Ensuring that corporate financial resources are allocated to the most important and value-driven initiatives is imperative, but considerably difficult to achieve. Technology is usually a top concern, but in such a complex and fast-moving landscape, it's a challenge to know which innovations will truly benefit the organization, and which should be passed over.

Today, we'll take a closer look at the changes and advancements taking place in IT, and highlight some of the promising concepts that IT admins and executives should consider for their upcoming investments:

Investigating and pushing IoT to the forefront

There has been considerable discussion of IoT systems for years now, but the platforms that are coming to the forefront in business and technology settings aren't the smart lightning or intelligent refrigerators popular in the consumer sector.

As Digital Doughnut contributor Pragya Sugandha noted, enterprise IT leaders are increasingly looking toward edge servers, intelligent gateways, fob fabric nodes, stream data management, analytics and other advanced IoT solutions. Next-gen IT systems that take advantage of the power of the IoT can bring considerable value for companies, and it's important that decision-makers don't overlook these elements, despite their complexity.

"The industry will use edge computing more to build distributed applications that close the gap between data, insight, and action and lead to an actionable and measurable approach towards technology and organization's goal outcome," Sugandha wrote. "As the organization and industry move to IoT and computing at the edge evolves, it will eliminate centralized and linear technology models and distributed analytics architecture will become key to the ever-expanding IoT ecosystem."

Rising data transmission creates new security concerns

The IoT and other increasingly advanced systems all require and contribute to growing data transmission across the enterprise. Many businesses have already begun taking advantage of these activities, harnessing and analyzing their available data to provide insights into daily operations and other pressing processes.

However, the type of hyper connectivity being established in the current IT landscape also renews security concerns on the part of executives decision-makers and other stakeholders. With so many complex systems in place creating and transmitting data across the enterprise infrastructure, it's imperative that any gaps in security are pinpointed and addressed.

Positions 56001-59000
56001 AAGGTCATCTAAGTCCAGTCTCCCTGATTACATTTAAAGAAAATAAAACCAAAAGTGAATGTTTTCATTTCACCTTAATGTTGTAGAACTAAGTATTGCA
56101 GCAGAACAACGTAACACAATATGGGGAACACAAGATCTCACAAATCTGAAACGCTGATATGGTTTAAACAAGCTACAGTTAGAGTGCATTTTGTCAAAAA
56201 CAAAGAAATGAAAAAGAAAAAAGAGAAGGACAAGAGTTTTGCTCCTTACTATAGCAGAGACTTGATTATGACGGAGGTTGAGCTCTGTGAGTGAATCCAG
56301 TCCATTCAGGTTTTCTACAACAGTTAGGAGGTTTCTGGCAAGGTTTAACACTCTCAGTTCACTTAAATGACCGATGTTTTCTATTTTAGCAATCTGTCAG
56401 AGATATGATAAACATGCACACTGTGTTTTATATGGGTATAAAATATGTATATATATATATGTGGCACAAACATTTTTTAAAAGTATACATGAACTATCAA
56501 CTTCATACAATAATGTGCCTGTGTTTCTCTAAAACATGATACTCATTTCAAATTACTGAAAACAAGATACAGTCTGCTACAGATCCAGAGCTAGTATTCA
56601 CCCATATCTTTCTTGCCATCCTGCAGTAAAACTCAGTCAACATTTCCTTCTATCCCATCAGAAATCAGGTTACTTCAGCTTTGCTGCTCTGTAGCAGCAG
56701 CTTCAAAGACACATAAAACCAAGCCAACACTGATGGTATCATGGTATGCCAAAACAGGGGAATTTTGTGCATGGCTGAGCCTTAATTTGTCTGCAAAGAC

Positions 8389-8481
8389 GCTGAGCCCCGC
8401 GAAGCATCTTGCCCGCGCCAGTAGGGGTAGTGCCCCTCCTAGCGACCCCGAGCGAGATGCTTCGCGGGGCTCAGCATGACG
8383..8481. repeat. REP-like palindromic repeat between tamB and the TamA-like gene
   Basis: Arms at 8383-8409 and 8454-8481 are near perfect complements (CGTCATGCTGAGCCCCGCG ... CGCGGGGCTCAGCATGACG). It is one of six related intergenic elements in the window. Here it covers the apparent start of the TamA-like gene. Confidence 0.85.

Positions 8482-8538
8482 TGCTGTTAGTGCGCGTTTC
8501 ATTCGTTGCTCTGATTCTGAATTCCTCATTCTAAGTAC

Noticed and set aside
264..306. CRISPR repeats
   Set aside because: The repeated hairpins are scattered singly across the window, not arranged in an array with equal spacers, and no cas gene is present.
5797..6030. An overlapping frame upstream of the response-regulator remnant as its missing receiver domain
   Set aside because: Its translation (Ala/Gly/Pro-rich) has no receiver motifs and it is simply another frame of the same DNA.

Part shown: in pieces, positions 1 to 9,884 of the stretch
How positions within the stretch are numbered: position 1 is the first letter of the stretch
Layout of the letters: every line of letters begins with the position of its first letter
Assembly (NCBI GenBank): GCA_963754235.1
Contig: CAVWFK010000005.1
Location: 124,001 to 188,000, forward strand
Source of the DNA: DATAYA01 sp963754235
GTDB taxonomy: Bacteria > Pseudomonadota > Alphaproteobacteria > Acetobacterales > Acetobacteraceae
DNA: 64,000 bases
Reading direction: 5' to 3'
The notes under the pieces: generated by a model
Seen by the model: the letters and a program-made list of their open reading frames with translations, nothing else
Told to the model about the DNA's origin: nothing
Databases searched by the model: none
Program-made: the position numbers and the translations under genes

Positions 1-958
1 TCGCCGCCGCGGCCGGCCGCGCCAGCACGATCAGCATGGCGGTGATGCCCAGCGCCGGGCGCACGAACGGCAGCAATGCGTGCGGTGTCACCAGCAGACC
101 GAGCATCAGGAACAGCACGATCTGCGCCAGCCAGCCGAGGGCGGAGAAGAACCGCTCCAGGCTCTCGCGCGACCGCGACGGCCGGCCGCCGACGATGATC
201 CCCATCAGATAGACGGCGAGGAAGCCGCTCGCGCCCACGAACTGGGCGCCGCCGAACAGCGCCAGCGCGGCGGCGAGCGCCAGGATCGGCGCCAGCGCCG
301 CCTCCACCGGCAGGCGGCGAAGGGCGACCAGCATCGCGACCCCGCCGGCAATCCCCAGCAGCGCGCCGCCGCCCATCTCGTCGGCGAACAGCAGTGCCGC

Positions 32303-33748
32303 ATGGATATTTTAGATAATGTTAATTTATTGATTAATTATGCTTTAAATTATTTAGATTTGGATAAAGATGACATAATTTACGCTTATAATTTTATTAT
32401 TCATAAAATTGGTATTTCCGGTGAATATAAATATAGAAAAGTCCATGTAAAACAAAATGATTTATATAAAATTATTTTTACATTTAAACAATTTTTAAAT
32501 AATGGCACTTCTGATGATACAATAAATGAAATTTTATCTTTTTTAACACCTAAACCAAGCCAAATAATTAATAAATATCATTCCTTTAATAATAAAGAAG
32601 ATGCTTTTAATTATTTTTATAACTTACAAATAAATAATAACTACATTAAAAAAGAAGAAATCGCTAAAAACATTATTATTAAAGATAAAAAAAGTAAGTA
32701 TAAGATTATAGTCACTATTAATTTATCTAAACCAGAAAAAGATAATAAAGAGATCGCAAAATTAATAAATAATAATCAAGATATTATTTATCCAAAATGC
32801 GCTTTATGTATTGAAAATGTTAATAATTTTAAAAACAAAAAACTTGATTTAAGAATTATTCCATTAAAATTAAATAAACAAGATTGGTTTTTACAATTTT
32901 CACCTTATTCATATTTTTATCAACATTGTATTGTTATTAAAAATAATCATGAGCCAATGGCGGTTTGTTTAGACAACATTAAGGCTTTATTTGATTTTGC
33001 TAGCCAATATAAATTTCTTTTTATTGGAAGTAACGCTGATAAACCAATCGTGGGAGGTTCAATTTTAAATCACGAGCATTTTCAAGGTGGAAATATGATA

Laptop icons surrounding by a circle of arrows, connected by lines in abstract, digital concept. Growing hyper connectivity is bringing security concerns to the forefront.

As Riverbed contributor Hansang Bae pointed out, this includes the business's relationships with third-party partners and other outsourced technological functions.

"Someone that is once or twice removed from your infrastructure being hacked makes you just as vulnerable as a nefarious internal actor trying to compromise your data," Bae wrote. "There used to be only so many ways one could gain entry to a system, but now with the explosion of devices and access points, these traditional defenses are simply not going to work anymore."

As infrastructure and connected systems advance, so too must enterprise security.

Video becomes the preferred communication channel

Changes are taking hold when it comes to a business's unified communications as well. While high-definition voice calling will remain a cornerstone of UC technology, many users are beginning to prefer one-on-one video calling and multi-party conferencing over traditional voice calls. Video can bring deeper connections, and enables participants to leverage unspoken cues like facial movements and body language.

As IT Pro Portal contributor Jon Loftin noted, video communications are being quickly implemented to support recruitment efforts, in particular. In fact, it's becoming rare for recruiters and candidates to meet face-to-face for initial interviews, as these are now conducted over high-definition video conferencing.

This same approach can be applied to teleworking, as well, enabling co-workers to communication and collaboration more effectively despite geographic barriers. Experts predict that video traffic will soon overtake voice traffic on corporate networks, meaning this trend toward video UC won't be ending anytime soon.

Advanced UC supports project management and agile strategies

In addition to recruitment and teleworking, enterprise decision-makers are also relying on their UC solutions to enable streamlined project management and agile working styles. As cross-departmental and company-wide initiatives become more common, systems that allow for productive, real-time communications will be essential. And as Loftin pointed out, UC will be the key to supporting agile projects that include team members from various business sectors.

"No longer are projects completed in silo, it is increasingly becoming the norm that the right people with the required skills are pulled from multiple departments to create the 'ultimate team' which has all the expertise needed to create a successful project," Loftin explained. "Logistically, this requires the ability to work across different sites and offices for the length of the project, to then return to working where the 'home department' is based once completed."

Advanced and complete UC systems will be crucial to enabling some of the most valuable next-gen IT concepts on the horizon. To find out more about how UC solutions will power emerging tech-driven initiatives, connect with the experts at Teo today.

By NO Comment April 13, 2018